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You will be prompted to convert the disks to dynamic instead of Basic, and given a warning that you can’t boot any other operating systems. That’s right, dynamic disks break dual-booting scenarios.

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Once you’ve configured the mirror, your computer will slow down to a crawl as all of the data from your system drive is copied over to the other drive. From that moment on, your data should stay in sync on both drives.

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You can right-click on the mirrored drives to either “break” the mirror, which will stop mirroring but leave everything alone on each drive, or you can remove the mirror.

Note: You can’t mirror an MBR drive to a GPT drive.

Types of Volumes for Dynamic Disks

When you are working with a volume on a Dynamic Disk, you can choose to extend or span that volume across multiple drives, you can stripe or mirror, or in server editions you can even use RAID 5. There’s also not a real limit on the number of volumes you can have, although it wouldn’t make sense to have a huge number of them.

Here are the types of volumes you can create on a Dynamic Disk:

  • Simple Volume – this is a regular “partition”. If the disk type is “Basic”, this creates an actual partition.
  • Striped Volume – data is striped across multiple hard drives so that every other segment of data is staggered between the drives for maximum performance. There is no redundancy.
  • Spanned Volume – data fills up on one drive and then fills up the next drive as it gets more full. Two or more drives are basically taped together to make a bigger disk. There is no redundancy here either.
  • Mirrored Volume – for home users, this is the only form of redundancy that you will get with software options. Read performance should be faster, but write performance will possibly be slightly slower, since Windows has to write to both drives for everything.
  • RAID5 Volume – only works on server editions, but it can stripe across 3 or more hard drives and include a parity stripe to prevent data loss if a drive was to fail.

Note: you can’t use a Dynamic Disk for a removable / portable drive.

Windows 8 Changes Everything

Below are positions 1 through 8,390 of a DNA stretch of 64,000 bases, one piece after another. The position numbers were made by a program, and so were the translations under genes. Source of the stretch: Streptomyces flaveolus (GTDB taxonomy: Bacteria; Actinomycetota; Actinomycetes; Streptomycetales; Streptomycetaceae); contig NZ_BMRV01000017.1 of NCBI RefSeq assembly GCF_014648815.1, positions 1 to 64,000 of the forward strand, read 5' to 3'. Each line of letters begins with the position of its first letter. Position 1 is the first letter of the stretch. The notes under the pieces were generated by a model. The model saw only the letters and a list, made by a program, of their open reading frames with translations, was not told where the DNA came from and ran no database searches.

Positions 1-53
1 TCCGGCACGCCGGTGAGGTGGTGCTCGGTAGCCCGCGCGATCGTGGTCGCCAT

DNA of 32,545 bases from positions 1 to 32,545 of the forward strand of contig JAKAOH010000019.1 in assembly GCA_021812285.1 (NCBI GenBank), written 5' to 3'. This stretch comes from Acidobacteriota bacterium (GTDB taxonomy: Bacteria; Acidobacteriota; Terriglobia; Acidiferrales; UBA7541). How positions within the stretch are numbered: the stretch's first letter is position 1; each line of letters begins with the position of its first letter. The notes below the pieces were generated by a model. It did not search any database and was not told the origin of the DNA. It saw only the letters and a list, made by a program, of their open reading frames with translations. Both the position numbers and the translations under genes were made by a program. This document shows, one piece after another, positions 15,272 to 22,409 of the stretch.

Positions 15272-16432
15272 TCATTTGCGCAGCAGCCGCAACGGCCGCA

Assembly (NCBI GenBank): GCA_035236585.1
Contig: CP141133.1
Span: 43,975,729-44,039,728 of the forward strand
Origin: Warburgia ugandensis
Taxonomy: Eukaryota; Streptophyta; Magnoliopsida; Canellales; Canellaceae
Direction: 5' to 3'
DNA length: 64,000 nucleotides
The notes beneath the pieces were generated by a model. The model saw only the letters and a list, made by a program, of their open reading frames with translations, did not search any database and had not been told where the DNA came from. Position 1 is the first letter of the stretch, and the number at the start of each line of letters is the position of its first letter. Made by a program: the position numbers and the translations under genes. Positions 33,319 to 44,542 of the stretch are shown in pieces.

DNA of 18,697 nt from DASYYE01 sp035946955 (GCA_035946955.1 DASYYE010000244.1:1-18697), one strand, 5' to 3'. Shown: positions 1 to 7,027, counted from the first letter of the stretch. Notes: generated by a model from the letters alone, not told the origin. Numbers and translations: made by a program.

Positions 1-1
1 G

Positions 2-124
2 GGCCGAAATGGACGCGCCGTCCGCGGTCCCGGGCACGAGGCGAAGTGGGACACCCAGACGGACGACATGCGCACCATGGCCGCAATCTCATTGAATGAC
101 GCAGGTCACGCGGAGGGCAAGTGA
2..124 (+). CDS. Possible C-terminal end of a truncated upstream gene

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One of the most interesting features in Windows 8 is a feature called Storage Spaces, which completely replaces Disk Management and all of this required knowledge for an extremely easy to use system that gives you RAID-like functionality for your data drives.

You can’t use Storage Spaces for your boot drive, but using it is a snap – and it supports redundancy, so if one of your hard drives dies, you won’t lose everything.

To access it, head into Control Panel and search for Storage Spaces. Then click on the “Create a new pool and storage space”.

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Once you select the drives on the next screen, click the Create pool option.

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You can select from a number of options and then create the storage pool. The interesting thing is that once you’ve done so, it will actually report to Disk Management as if it was a single drive – the same way that hardware RAID would do.

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We said it earlier, and we’ll say it again: You should always try and invest in hardware RAID if you can rather than use software substitutes. But isn’t it great to learn something new?

Mounting Volumes as Drive Letters or Folders

One last thing before we go: you can change the mount point for any drive except your system drive by right-clicking, and then selecting “Change Drive Letter and Paths” from the menu. From this dialog you can either change the drive letter, or you can even add a path to a folder on your drive, and the partition will be mounted into that folder, just like on Linux.

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This is a really great way to add more space to your system without having to move things around to the D: drive or use symlinks – just mount your second drive into your user folder.

What Else?

You can also create a VHD (virtual hard drive) file and mount it as a drive letter – it’s a lot like mounting an ISO image. You can expand and shrink partitions, although it doesn’t work all that well in Disk Management.

You can also access all of the same commands, and a lot more, using the command-line diskpart.exe utility. It’s extremely powerful, and we didn’t have time to get to it today, but we’ll talk about it in a future lesson.

And if you want to format your hard drives, and you aren’t sure which format to pick, you should probably just stick with NTFS.

Lowell Heddings, better known online as the How-To Geek, spends all his free time bringing you fresh geekery on a daily basis. You can follow him on if you'd like.

  • Published 05/1/14